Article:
As a newly minted library technician in a public library system, I’ve spent the better half of my summer learning the ropes on how to provide reference services to a variety of patrons. It’s been a wonderful and continuous learning experience. But when it comes to readers’ advisory, a majority of the patrons that I’ve helped have been children, largely in part due to the Summer Reading Club. I should probably note that I LOVE recommending kids books, but I noticed that my experiences with recommending adult reads were few and rare.
Most often my adult patrons would ask for specific titles and authors they had in mind. As regular readers, they’re set in their ways and have done their research. But, one glorious evening, I had a patron who asked me to recommend some titles with basically zero guidelines. I was given FREE REIGN. She mentioned that she just recently got back into reading and the last titles she read were The Girl on the Train and the Hunger Games series. Aside from those books, she hasn’t done much leisure reading in the last ten years or so. I’m not going to lie, I was stoked, quite possibly overcome with so many titles, but also super nervous… What if the titles I recommended ended up being terrible and thus putting a damper on her reading experience or even her library experience? (I hope you’re picturing that scene in Spiderman where Uncle Ben tells Peter with great responsibility comes great power… But you know copyrights prevent me from inserting an image of said scene :D.)
I did a little more investigation into what she was hoping to find and here was her criteria:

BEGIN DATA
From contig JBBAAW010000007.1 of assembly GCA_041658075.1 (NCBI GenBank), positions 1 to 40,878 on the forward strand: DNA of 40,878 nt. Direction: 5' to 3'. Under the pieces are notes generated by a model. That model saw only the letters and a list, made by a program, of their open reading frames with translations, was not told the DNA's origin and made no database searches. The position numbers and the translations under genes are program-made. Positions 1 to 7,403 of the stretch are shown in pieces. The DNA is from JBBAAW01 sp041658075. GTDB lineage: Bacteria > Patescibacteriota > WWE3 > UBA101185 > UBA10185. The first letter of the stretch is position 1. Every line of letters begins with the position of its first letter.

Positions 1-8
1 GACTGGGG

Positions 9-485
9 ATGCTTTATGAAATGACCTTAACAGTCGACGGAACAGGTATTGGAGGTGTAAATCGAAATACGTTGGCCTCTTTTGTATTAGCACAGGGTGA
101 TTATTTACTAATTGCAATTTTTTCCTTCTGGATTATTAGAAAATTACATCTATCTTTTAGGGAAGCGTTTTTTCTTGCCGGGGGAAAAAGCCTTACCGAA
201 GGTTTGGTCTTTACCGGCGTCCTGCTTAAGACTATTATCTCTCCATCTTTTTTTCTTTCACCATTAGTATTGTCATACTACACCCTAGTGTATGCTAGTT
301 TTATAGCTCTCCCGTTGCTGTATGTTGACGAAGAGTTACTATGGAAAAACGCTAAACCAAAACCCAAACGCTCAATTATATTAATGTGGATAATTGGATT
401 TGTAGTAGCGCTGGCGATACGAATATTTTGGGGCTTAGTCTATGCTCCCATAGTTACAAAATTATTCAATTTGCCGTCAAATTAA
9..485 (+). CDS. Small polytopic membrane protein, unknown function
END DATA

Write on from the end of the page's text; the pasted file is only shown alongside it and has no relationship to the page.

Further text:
- Something light/fast paced for the summer
- Open to romance, but not have it be the prime focus
- Something that might captivate her as a reader
Again, so much room to explore and so many possible book recommendations! But what I noticed with my initial suggestions (the ones that jumped to mind instantly) was that none were actually available in the library at the time. So instead of mindlessly searching the cataloguing for books that were available, I took a walk through fiction with my patron.
I found that being able to physically scan the shelves and pick up books helped build a better relationship. I saw titles I read and/or recognized and I was able to give her a variety of options. But I also convinced her to put holds on several other titles that I thought would be meaningful to her reading journey such as Chimamanda Ngozi Adichie’s Half the Yellow Sun. By the end of our encounter, she left with three books and holds on three more.
I’d like to consider this to be my first real form of adult RA-ing in a library and it genuinely was a rewarding and memorable experience. So what do you do when you’re asked for open-ended recommendations? What do you do when your go-to titles aren’t readily available? What are some other challenges or tips that you’d like to share?
Stephanie Hong is an Information Services Technician at Surrey Libraries